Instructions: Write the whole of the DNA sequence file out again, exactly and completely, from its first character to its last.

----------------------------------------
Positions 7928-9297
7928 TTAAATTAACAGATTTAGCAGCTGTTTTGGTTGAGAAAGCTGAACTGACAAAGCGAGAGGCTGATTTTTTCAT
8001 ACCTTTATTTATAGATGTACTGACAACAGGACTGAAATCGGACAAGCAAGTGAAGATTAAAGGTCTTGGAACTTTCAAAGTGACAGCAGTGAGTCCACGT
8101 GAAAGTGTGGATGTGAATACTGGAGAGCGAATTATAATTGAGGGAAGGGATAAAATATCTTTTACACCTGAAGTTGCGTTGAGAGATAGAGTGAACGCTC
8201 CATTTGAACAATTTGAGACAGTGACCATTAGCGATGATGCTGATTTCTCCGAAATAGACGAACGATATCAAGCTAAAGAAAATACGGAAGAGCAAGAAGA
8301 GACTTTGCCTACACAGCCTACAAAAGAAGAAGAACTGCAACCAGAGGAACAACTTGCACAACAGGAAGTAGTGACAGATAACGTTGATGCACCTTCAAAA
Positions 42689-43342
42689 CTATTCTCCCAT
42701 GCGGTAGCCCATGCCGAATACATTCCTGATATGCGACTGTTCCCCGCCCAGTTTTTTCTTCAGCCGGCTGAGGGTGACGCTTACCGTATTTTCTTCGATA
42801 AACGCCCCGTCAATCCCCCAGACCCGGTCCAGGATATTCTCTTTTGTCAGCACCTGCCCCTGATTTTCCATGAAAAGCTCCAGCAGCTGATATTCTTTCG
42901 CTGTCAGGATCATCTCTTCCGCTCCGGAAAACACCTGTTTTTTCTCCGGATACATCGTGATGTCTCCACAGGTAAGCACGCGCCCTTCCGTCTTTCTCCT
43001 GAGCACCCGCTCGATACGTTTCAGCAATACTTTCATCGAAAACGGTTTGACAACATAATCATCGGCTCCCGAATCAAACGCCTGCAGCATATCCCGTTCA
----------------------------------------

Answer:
Positions 7928-9297
7928 TTAAATTAACAGATTTAGCAGCTGTTTTGGTTGAGAAAGCTGAACTGACAAAGCGAGAGGCTGATTTTTTCAT
8001 ACCTTTATTTATAGATGTACTGACAACAGGACTGAAATCGGACAAGCAAGTGAAGATTAAAGGTCTTGGAACTTTCAAAGTGACAGCAGTGAGTCCACGT
8101 GAAAGTGTGGATGTGAATACTGGAGAGCGAATTATAATTGAGGGAAGGGATAAAATATCTTTTACACCTGAAGTTGCGTTGAGAGATAGAGTGAACGCTC
8201 CATTTGAACAATTTGAGACAGTGACCATTAGCGATGATGCTGATTTCTCCGAAATAGACGAACGATATCAAGCTAAAGAAAATACGGAAGAGCAAGAAGA
8301 GACTTTGCCTACACAGCCTACAAAAGAAGAAGAACTGCAACCAGAGGAACAACTTGCACAACAGGAAGTAGTGACAGATAACGTTGATGCACCTTCAAAA
Positions 42689-43342
42689 CTATTCTCCCAT
42701 GCGGTAGCCCATGCCGAATACATTCCTGATATGCGACTGTTCCCCGCCCAGTTTTTTCTTCAGCCGGCTGAGGGTGACGCTTACCGTATTTTCTTCGATA
42801 AACGCCCCGTCAATCCCCCAGACCCGGTCCAGGATATTCTCTTTTGTCAGCACCTGCCCCTGATTTTCCATGAAAAGCTCCAGCAGCTGATATTCTTTCG
42901 CTGTCAGGATCATCTCTTCCGCTCCGGAAAACACCTGTTTTTTCTCCGGATACATCGTGATGTCTCCACAGGTAAGCACGCGCCCTTCCGTCTTTCTCCT
43001 GAGCACCCGCTCGATACGTTTCAGCAATACTTTCATCGAAAACGGTTTGACAACATAATCATCGGCTCCCGAATCAAACGCCTGCAGCATATCCCGTTCA